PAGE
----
Oct 28, 2010

Day 2 from the 2nd Row

Philippine Fashion Week Day 2 - Mens Wear Collection.

Designing for men can be a tough challenge because the silhouettes are limited, but I was glad that there was still "soul" in most of the collections last night.

There were eleven designers last night, and this one is Nicole, a print ad model:D

Since it's Spring/Summer, I'm glad that Bang Pineda used bolder colors compared to the others.

I love the big neck cowl on him!

I have to say that these waist bands, belt or whatever you call it is slimming! I should definitely get one.

Especially this one! Oh so slimming!!!

Less and less clothes from here on.

My favorite collection last night was Ulysses King. Hands down on his bohemian concept! I like it from the color to the silhouette and even to the accessories he used.

I don't know why but this reminds me of Victoria's Secret. Haha!

And I'd probably kill for this capelet. I've been wanting one of these since like forever!

The hair that could launch a thousand ships. Andre Chang's hair last night was do divine, like a creation from Aphrodite and Hephaestus themselves. I died.

Oct 25, 2010

3rd World Election Day

Was able to vote for the barangay elections.

Here's what it's like to vote in a third world island like the Philippines.

Hot, messy and crowded. The corridors were really jam packed.

In our barangay, it only took us 5 minutes to vote (even in the last presidential elections), but I heard that some of my schoolmates had to line up for 3 to 5 hours just to vote.

I don' know how much change a barangay election can bring to our country since you basically vote the people you or your parents know.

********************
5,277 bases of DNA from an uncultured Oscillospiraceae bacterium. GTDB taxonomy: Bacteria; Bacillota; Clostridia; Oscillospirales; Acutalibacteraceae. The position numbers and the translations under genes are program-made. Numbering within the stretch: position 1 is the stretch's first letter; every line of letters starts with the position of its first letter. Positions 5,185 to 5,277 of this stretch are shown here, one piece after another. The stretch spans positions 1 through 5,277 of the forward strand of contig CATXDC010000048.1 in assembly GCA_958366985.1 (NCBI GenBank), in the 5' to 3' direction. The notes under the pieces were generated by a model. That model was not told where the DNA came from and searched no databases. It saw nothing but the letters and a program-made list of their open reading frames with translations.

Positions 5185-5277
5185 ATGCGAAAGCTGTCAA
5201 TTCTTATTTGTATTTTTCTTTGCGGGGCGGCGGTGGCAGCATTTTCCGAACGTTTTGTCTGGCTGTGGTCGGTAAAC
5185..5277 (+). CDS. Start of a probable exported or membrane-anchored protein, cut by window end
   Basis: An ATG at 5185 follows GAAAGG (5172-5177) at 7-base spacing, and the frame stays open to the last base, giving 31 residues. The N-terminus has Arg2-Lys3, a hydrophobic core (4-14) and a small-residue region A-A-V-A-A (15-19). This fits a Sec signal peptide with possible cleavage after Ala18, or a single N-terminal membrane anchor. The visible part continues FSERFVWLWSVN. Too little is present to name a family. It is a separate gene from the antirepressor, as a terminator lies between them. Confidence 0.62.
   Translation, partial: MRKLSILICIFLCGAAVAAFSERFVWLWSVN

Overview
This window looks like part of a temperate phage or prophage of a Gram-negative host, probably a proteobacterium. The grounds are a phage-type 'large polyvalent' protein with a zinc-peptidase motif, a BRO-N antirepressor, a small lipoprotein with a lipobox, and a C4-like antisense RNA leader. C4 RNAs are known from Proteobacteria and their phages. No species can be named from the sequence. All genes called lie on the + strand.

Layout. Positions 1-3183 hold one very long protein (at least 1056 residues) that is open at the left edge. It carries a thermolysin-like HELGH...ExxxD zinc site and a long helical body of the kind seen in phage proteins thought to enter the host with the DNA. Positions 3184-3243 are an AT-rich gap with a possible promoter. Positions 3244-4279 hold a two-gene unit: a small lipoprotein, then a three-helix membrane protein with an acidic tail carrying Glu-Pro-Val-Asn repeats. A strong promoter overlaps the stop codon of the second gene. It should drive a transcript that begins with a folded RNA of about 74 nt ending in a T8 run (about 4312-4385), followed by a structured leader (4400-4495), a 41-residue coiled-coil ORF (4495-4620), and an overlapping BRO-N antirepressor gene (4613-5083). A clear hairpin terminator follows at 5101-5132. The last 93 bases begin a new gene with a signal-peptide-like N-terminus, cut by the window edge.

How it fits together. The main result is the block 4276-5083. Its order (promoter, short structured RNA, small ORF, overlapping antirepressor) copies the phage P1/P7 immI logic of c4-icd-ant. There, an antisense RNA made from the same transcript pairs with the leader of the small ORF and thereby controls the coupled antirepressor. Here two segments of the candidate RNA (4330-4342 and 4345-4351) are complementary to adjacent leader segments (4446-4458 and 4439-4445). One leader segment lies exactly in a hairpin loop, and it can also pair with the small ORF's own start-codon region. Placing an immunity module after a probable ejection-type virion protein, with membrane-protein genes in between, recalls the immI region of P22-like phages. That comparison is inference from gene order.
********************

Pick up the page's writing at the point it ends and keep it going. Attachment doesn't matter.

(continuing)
But I like participating in a bureaucratic exercises so here we are.

Oct 23, 2010

Celebrating Nationalism

My brother and I got invited to CCP watch the production which will be performed for the Shanghai World Expo next week.

We arrived extra early so we took some photos first around the venue.

We didn't know that we were up for one of the richest productions - in terms of music, costume, talent. (My brother was too lazy to get camera passes so we weren't able to take photos of the performance)

There were three main groups who performed:

Philippine Ballet

Philippine Fold Dancers 

UST Singers - who won Choir of the World this year

Some Photos of Jaime Zobel de Ayala was also featured in the set design. He was also there last night.

The two hour performance was divided into the geographic (distinguishing the differences of the three main islands of the Philippines), historic (from the Spanish invasion to Philippine independence) and diplomatic (exploring the relations of China and the Philippines which dates back to pre-colonial era)

The production that I enjoyed most was when Pandanggo sa Ilaw was danced. The light was dimmed to emphasize the moving lights and colorful costumes.

Words aren't enough. It was probably the most authentic Filipino performance I saw. You can really see the commitment of the people behind it.

It was also the first time that I got teary eyed when Lupang Hinirang was sang because the intensity of the production was really overwhelming.

Compared to the other plays/musicals, the crowed who got invited was very small. We were even able to sit at the 4th row from the front.

We still didn't want to go home so we went to the harbor to take more photos

That night really made me proud to be a Filipino:D